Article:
When Friendships Fade, Should Parents Intervene?

By Catherine Pearlman

September 4, 2015 4 min read

Dear Family Coach: My daughter is friendly with most of my friends' daughters. They have always been a tight-knit group. But recently some of the kids are starting to exclude her and can be mean. Should I talk to my friends about it to try and help her, or should I stay out of it? —In the Middle

Dear In the Middle: I'll take a wild guess that your daughter is probably somewhere between fourth and sixth grade. The girls have always been buddy-buddy and suddenly, almost inexplicably, they are turning on your daughter. Your daughter is distraught. She has tried everything to make it work. Now she is turning apoplectic, and you want to help.

Of course you do. But you can't.

When children are in preschool, parents perform some social engineering to get their kids to play with those of their friends. Young children aren't finicky about play dates and parents earn some respite in sharing parenting time with friends. That four o'clock date can act as a lifeline.

As children grow up sometimes their interests change and personalities might not be a match anymore. It is a mistake to continue to push these friendships. Instead, empathize with your daughter about how much it hurts that some of the girls seem to be leaving her out. Also help her identify some different friendships. Ask the new girl in class over for movie night or encourage her to try hanging out with the girl up the block, the one who's always riding her bike past your house. Just be prepared that there may also be a temporary strain on your friendships, too.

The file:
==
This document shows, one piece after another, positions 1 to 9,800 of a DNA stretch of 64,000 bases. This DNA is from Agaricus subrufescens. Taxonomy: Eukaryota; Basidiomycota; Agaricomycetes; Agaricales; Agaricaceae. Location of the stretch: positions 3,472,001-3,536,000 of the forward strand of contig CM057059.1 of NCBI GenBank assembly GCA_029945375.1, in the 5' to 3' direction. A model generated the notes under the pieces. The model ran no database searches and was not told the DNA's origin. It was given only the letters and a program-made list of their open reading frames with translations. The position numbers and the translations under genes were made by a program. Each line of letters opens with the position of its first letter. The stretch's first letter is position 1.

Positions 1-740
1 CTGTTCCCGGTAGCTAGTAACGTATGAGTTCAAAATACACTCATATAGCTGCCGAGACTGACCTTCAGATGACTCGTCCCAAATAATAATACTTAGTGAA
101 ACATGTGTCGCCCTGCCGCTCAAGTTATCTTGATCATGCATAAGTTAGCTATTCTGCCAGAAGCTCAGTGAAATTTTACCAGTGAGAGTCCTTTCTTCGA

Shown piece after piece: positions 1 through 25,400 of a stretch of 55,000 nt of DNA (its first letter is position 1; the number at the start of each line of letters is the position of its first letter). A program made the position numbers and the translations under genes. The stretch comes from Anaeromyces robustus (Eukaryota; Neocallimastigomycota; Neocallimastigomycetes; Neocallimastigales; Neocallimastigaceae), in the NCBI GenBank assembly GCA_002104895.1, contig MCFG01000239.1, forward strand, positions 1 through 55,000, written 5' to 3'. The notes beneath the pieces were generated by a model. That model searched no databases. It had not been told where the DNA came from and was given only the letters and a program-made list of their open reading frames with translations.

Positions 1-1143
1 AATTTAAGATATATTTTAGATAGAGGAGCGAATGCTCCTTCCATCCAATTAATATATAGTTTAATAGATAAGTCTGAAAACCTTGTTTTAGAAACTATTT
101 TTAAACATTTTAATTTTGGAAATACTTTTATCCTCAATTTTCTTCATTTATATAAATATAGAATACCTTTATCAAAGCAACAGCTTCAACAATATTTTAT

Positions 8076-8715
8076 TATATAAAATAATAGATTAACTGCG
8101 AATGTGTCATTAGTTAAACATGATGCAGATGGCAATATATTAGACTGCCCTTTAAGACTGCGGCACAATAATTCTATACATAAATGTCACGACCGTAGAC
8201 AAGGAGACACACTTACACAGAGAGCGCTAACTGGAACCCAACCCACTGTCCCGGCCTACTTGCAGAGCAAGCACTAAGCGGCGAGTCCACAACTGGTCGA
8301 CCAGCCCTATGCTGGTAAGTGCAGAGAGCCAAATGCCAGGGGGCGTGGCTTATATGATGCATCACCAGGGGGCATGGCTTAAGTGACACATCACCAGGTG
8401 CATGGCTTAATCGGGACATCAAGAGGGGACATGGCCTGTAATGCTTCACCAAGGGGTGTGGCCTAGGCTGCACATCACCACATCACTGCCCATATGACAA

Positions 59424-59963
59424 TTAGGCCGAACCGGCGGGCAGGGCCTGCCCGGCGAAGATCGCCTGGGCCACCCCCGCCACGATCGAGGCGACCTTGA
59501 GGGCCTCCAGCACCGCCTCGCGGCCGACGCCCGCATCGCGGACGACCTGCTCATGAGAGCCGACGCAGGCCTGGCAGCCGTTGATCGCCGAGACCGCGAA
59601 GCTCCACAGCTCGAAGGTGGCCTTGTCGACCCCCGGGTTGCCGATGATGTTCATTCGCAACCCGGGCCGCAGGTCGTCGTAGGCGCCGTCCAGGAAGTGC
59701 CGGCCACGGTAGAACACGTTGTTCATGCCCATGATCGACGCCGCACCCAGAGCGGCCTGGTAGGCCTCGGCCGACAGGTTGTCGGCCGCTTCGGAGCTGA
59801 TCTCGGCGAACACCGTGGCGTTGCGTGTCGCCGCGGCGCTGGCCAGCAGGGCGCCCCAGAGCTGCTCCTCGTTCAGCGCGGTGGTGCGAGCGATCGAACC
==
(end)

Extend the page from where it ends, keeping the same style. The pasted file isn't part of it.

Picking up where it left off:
Dear Family Coach: My child has very few afterschool activities. He likes to come home, relax, read and play around the house. I worry that he is isolating himself and will feel left behind. Should I push him to do more activities or play dates? — TKTK

Dear TKTK Mom: There are some children who want to be on the go all day. They like, and often frankly need, to be highly stimulated for large portions of the day. Other children, like your son, start to shut down. He might be an introvert who needs to regroup after a tough day of pushing himself to his social limits. Maybe sensory issues make him feel overly stimulated with all of the hustle and bustle of the school day. It's not wise to push him just for the sake of joining the crowd.

Many of today's parents have kids in karate on Mondays, piano on Tuesdays, religious school on Wednesdays, soccer on Thursdays and Sundays and on and on and on. Sometimes parents keep kids so occupied that they never learn to play on their own or enjoy downtime. Having the time to quietly read a book in a comfy chair alone might be one of life's greatest pleasures.

If your son is happy at home and isn't experiencing any difficulties, let him be. Maybe make a couple cups of hot chocolate, grab a book and curl up on the couch next to your son. I bet there are quite a few parents who would jump at a chance to relax alongside their children.

Dr. Catherine Pearlman, the founder of The Family Coach, LLC, advises parents on all matters of child rearing. To write to Dr. Pearlman, send her an email at [email protected] To find out more about Dr. Catherine Pearlman and read features by other Creators Syndicate writers and cartoonists, visit the Creators Syndicate website at www.creators.com.

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